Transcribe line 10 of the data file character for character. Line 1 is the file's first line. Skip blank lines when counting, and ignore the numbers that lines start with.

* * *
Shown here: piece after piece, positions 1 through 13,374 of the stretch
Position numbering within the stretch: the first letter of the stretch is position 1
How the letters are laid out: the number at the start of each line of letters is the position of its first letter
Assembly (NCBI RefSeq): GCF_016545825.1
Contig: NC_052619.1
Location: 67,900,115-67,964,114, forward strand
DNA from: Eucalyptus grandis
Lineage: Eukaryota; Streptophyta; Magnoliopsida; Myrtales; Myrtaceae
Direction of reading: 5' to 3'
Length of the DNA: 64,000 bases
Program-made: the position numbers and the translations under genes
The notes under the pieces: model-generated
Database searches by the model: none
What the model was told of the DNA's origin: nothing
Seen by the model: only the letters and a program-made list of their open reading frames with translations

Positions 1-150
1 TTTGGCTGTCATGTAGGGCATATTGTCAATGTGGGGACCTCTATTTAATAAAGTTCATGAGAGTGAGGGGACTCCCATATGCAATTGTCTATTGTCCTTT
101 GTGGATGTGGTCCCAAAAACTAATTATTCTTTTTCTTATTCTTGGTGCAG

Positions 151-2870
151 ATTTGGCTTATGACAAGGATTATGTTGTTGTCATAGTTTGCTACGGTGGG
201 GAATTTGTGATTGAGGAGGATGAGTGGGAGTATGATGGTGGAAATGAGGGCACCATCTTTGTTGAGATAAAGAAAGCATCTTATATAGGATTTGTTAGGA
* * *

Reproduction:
Length of the DNA: 64,000 bases